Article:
The Servant

Critics Consensus

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86%

TOMATOMETER

Total Count: 28

90%

Audience Score

User Ratings: 3,362
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Movie Info

Wealthy wastrel James Fox hires insouciant cockney Dirk Bogarde as a valet. No sooner has he donned his working clothes than Bogarde begins exercising a subtle but insidious control over his master. Suggesting that the house could use a little fixing up, Bogarde convinces Fox to spend a whopping amount of money on it. But this is just a warm-up session for Bogarde, who by mid-film is calling all the shots in the Fox household, all the while pretending to keep his place. Fox's fiance Wendy Craig sees through Bogarde's game. Bogarde then brings his own lady friend Sarah Miles into the house. At Bogarde's insistence, Miles seduces Fox, thereby loosening Craig's hold on the confused young man. And so it goes. The homosexual subtext of The Servant disturbed some of the more hidebound critics of 1963; Harold Pinter based his cryptic screenplay on a novel by Robin Maugham. ~ Hal Erickson, Rovi

Cast

Dirk Bogarde
as Hugo Barrett
Catherine Lacey
as Lady Mounset
Richard Vernon
as Lord Mounset
Ann Firbank
as Society Woman
Doris Knox
as Older Woman
Jill Melford
as Younger Woman
Alun Owen
as Curate
Harold Pinter
as Society Man
Derek Tansley
as Head Waiter
Brian Phelan
as Irishman in Pub
Hazel Terry
as Woman in Big Hat
Philippa Hare
as Girl in Bedroom
Dorothy Bromiley
as Girl Outside Phone Box
Colette Martin
as Her Friend
Joanna Wake
as Her Friend
Harriet Devine
as Her Friend
Johnny Dankworth
as Jazz Bandleader
Alison Seebohm
as Girl in Pub
Chris Williams
as Cashier in Coffee Bar
John Dankworth
as Jazz Bandleader
Bruce Wells
as Sidewalk Painter
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Critic Reviews for The Servant

All Critics (28) | Top Critics (9) | Fresh (24) | Rotten (4)

Audience Reviews for The Servant

  • Oct 04, 2012
    Even if the acting and ideas are good, The Servant left me quite confused. In the first half of the film, a man-servant named Barrett gets hired by a snobby and rude guy named Tony. By the time the 2nd half of the film rolls around, both of their personalities have suddenly changed and there's a big and confusing love quadrangle being tossed around. The pacing is the biggest turn-off here, which doesn't go well with such a strange film.
    Kevin M Super Reviewer
  • Feb 10, 2011
    This is a superb, sinister movie of the very highest class. Unlike the character Tony (James Fox) who is upper class without being high class, if you get my drift. You cannot really sympathise with Tony, who toys with some high falutin' development projects but basically is a wastrel just waiting to be ponced off. Tony is a later-day Bertie Wooster. The sinister element comes from the servant (Dirk Bogarde), who is no Jeeves. Barrett, like Jeeves , is a gentleman's gentleman or valet (not a butler as suggested in some other comments on this film). Tony needs a valet because he is incapable of doing anything much without help. Barrett and his accomplice Vera (Sarah Miles) take Tony to the cleaners, sweeping aside the fiancee Susan (Wendy Craig) in their wake. Harold Pinter has written the screenplay in similar vein to the superb movie The Accident, also a Losey piece, which I also commend. The cinematography in both movies is simply excellent. The subject matter of The Servant suits Pinter, although much of the screenplay is not really in Pinter's voice. However, there is one scene, set in a restaurant, which includes a tiny cameo by Pinter himself and which contains a short Pinteresque exchange between two women. There is also one tense exchange between Susan and Barrett "do you wear deodorant" etc. which is very reminiscent of a scene in The Caretaker "you stink from arsehole to Thursday" etc. Indeed the story of The Servant resembles The Caretaker in many respects, except that in The Servant the interloper, Barrett, is on top and stays there, whereas in The Caretaker the interloper, Davies, lacks the skill and circumstances to dislodge the incumbent. There is a homoerotic undercurrent to the film and this works so well because it is an undercurrent (in 1963 there could have been no more than an undercurrent even if they had wanted more). The overt debauchery with Vera and the orgy party towards the end of the film is the only bit of the film that has aged without grace. But I quibble. This is a truly great film and it deserves to be more widely known.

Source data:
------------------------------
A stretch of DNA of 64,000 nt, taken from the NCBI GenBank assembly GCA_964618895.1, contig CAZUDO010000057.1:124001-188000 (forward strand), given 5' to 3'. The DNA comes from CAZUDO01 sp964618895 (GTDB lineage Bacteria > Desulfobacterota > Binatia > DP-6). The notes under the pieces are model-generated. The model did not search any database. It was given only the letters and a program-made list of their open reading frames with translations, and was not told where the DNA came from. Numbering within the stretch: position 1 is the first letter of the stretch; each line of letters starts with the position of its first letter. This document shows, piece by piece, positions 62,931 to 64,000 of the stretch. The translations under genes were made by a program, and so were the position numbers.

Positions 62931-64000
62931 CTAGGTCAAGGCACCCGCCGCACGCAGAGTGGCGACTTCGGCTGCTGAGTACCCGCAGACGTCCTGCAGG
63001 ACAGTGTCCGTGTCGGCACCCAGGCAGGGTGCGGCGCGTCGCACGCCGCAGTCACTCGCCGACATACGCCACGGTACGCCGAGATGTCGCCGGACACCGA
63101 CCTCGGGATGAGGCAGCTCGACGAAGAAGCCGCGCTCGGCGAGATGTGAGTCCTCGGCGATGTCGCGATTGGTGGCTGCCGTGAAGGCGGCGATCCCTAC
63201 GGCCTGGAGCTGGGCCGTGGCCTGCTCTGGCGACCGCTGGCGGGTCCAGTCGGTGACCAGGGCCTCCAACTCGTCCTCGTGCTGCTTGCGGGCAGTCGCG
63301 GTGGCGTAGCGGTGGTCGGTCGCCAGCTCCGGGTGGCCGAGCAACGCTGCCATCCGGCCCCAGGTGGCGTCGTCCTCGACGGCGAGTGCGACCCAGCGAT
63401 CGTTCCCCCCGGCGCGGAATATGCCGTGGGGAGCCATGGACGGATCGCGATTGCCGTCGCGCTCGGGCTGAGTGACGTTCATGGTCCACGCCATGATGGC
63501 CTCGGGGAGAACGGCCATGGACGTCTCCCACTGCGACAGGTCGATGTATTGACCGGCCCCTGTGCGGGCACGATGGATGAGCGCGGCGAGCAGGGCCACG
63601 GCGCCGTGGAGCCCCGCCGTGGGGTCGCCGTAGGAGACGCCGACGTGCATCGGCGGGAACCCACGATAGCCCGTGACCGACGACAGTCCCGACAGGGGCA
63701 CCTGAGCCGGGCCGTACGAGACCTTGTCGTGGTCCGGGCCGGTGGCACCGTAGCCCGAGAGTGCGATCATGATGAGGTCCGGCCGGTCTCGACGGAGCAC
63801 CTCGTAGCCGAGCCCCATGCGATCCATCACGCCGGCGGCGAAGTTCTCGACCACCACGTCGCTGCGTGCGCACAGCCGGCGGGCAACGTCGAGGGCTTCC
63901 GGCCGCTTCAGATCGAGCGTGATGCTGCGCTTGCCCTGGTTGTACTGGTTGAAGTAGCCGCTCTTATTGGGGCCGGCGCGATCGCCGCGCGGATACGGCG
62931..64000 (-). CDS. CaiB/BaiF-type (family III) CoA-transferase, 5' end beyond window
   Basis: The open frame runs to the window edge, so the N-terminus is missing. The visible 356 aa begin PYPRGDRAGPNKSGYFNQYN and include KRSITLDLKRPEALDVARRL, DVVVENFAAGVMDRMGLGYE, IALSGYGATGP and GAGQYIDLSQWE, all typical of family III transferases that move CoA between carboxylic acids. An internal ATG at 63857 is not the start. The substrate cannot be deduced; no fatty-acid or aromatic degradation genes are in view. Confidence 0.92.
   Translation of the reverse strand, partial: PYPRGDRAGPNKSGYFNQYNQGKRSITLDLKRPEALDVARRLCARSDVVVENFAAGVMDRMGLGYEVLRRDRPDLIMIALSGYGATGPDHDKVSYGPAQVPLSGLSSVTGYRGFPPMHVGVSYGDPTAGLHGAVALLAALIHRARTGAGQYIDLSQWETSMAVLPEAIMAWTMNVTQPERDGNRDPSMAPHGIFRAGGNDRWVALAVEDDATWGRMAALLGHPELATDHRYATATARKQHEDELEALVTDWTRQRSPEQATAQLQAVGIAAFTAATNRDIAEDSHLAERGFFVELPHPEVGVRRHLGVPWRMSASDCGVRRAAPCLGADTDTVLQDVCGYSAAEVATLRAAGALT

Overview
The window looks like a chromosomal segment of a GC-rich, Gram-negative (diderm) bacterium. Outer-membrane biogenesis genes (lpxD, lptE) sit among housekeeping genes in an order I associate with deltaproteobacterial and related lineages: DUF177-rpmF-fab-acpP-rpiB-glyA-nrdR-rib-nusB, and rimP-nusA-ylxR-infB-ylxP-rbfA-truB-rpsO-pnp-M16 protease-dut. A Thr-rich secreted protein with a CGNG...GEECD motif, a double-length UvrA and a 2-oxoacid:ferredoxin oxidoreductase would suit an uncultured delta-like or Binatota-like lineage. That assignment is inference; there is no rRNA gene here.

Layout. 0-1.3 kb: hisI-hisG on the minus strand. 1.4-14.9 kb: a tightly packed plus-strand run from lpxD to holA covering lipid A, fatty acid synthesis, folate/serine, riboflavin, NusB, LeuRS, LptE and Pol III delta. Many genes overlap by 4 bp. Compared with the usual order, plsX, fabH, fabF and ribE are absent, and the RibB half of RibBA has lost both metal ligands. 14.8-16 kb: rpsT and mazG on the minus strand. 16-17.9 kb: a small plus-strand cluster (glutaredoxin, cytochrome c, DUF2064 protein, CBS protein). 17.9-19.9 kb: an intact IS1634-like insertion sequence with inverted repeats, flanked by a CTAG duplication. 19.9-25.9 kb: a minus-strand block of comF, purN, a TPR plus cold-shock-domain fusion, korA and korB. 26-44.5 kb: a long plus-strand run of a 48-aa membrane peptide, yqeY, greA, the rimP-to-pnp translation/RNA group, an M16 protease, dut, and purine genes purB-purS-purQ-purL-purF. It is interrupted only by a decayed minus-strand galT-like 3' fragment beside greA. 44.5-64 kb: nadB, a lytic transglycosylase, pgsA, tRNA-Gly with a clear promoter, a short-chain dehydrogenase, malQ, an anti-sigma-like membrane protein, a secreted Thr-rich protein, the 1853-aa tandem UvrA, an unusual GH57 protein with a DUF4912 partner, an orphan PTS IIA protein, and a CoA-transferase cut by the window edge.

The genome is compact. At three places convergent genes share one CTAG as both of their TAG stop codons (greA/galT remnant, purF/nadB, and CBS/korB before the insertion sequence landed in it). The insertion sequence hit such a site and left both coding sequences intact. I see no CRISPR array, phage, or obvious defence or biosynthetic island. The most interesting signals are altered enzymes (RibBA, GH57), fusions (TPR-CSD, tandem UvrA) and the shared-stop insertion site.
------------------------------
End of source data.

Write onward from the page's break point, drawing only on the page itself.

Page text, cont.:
Cassandra M Super Reviewer
  • Feb 07, 2011
    "The Servant" (most noted for it's collaboration between play write Harold Pinter and Director Joseph Losey and for Dirk Bogarde's BAFTA winning performance) is a bit to elusive to truly engage, but it's intoxicating photography, subtly creepy performances and enough homoerotic psychosexual mind games to fill three films, nearly make up for it. It's ending however seems almost too straightforward for it's twisty beginning and middle, but it at least gives you something to think about when it's over. "The Servant" is a dense film, and one that will engage anyone looking for a good mind game.
    Steven C Super Reviewer
  • Nov 25, 2010
    Let's play master and servant! A subtly twisted trademark Pinter screenplay. Collaboration with Joseph Losey for direction. Bogarde in a polished, sinister, homoerotic role. Film making doesn't get much better than this.
    Stefanie C Super Reviewer

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